I’ve learned that you need to train your mind, to leash it, to control it, to be able to tell it what to do, what to pay attention to, what to ignore. If you don’t train your mind, when you’re trying to get through something tough it almost killed you, then your mind will finish you off. Your own mind. It’ll a slow death, a living death. You’ll be alive but you’ll be consumed by dark thoughts, by thoughts that don’t have any positive purpose, and this heaviness, this weight you carry around in your mind – mostly of your own making – it’ll drag you down, heavy, heavy clothes clinging to you as you try to stay afloat. Train your mind. Tell yourself you must let it go, let it all go. If you don’t do this, if you don’t make the effort to do this, you’ll be lost. You’ll lose yourself, long stretches of time will be lost. That you’ll never get back. You owe it to yourself to be brave and to face the beasts in your head, to stare them down and show them who’s boss. To control them so they don’t control you. If you don’t do this, you won’t be living your life, you’ll be living a life based on fear and what fear makes you do and how it makes you act.
I’ve learned, all over again, that life is beautiful. Beauty-full. Full of beauty. Wherever you care to look. Full of things to be happy about, to take joy in and to revel in. Focus on that, on all of life’s beauty, focus on choosing to find, to see, beauty where you can and it’ll give you strength and lead you out of your state, of your no-living, barely alive state of fear. Choose beauty. Once you do, fear, ugly thoughts, evil, they won’t be an option any longer. You won’t have space in your head or your heart for negative, you’ll be so filled up with joy. It’ll elate you, show you a new way and you’ll want to run towards it, arms wide open, drinking it in, this feeling that’s been so long gone.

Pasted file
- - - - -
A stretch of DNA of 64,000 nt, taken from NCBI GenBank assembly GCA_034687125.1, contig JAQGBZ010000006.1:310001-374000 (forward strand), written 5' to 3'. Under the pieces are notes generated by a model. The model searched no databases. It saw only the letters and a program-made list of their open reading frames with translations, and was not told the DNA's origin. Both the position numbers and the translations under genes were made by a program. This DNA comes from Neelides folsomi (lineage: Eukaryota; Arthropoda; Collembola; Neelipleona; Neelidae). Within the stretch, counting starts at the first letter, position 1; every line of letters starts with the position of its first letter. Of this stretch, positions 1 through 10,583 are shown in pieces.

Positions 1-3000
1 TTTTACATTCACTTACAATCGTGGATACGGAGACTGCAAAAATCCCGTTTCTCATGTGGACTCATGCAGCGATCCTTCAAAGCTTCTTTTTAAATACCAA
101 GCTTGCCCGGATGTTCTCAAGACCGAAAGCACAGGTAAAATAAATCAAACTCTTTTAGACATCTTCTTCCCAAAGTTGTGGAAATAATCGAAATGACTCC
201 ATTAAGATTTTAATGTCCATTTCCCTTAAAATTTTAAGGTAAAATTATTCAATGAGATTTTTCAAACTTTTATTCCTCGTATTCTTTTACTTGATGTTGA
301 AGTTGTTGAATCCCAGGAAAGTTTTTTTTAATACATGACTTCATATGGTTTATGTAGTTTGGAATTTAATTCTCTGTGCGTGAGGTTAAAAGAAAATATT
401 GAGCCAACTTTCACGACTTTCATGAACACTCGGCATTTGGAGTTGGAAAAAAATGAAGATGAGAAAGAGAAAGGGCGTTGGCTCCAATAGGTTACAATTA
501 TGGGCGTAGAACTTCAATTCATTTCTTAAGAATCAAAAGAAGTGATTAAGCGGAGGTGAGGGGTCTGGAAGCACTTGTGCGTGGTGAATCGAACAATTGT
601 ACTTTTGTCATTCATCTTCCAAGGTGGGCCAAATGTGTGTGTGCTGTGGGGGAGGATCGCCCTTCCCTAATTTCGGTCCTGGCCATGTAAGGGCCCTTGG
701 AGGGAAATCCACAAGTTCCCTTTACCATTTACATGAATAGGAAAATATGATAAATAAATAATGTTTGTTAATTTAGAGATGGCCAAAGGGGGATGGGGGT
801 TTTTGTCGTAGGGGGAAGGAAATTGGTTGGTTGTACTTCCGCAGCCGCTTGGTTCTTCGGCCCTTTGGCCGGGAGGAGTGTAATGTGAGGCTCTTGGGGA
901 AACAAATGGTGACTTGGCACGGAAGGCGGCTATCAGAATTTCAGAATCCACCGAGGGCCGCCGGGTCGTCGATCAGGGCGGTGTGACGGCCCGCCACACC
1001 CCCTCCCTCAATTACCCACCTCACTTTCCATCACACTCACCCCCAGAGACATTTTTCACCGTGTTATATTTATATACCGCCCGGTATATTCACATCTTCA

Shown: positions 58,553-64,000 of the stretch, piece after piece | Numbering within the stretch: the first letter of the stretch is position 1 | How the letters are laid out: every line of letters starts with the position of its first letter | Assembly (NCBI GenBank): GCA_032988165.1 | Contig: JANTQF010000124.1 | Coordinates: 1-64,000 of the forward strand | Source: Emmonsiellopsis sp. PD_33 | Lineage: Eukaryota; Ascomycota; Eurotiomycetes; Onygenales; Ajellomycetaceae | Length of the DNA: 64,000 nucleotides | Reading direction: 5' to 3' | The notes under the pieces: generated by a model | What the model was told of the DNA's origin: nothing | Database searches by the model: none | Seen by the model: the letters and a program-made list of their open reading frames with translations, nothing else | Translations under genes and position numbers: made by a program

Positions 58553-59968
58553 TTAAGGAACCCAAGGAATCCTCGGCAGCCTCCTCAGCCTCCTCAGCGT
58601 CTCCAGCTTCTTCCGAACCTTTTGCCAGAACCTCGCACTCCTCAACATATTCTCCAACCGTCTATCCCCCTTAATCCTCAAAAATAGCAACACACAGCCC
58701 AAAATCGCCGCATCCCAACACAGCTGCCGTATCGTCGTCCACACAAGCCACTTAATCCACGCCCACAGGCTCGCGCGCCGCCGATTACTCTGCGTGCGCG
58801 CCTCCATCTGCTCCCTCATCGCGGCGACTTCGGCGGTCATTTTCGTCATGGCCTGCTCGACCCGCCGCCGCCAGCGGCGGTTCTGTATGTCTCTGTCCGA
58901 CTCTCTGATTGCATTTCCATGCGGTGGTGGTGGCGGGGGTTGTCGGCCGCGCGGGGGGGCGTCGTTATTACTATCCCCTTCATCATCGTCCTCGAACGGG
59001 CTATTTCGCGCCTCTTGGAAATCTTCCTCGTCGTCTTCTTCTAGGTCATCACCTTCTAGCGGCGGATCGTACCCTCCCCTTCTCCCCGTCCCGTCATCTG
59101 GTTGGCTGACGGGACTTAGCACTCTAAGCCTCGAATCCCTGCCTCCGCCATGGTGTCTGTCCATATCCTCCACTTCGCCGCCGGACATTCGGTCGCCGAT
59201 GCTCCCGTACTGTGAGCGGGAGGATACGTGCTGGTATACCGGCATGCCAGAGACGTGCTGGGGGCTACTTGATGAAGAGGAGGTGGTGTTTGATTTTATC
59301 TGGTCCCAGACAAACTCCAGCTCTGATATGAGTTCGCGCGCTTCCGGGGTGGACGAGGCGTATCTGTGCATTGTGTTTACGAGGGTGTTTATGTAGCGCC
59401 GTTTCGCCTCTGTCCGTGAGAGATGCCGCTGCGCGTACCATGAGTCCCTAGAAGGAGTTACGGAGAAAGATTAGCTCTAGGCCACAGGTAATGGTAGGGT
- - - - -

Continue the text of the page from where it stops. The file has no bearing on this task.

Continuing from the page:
I’ve learned that life, every day, is full of a million little moments and that happiest comes when we stop and savour them. When we take time to mark the moment, to register it’s passing by observing it and giving thanks for it. Gratitude: a state of being that allows us to be in this state of eternal now, of eternal thankfulness for everything positive, everything beauty. Give thanks for all that you have, all that you are, for your feet that carry you, your eyes that help you see, for the world, the stars, the grass, the way things work, function. Give thanks and the cracks that negative enters through will close, they’ll seal up, boards marking ‘No room at the Inn’. Thanks occupies a lot of space.
I’ve learned, through all of this, that I want to learn how to be me. How to express my talents, my joys, my sadnesses, how to use the gifts I’ve been given, to the best effect. I’m nearly 41 and I find I’m re-learning what those talents are and how very strongly they’re calling me to be used. That voice, that calling, it’s strong and it’s determined. It’s waited patiently all this time but now it can see the light and it wants centre stage. “Use your talents, Helen” it shouts. And now, because I have space to listen, for the things that need to be heard, to be internalised, I am listening. I’m learning to unfold, to trust, to be led. I’m learning, I realise, learning how to be.
[Written in response to Karen Beth’s Tuesday’s at Ten prompt, “I have learned”. Karen Beth hosts the Tuesdays at Ten link-up at her blog Finding the Grace Within; details here]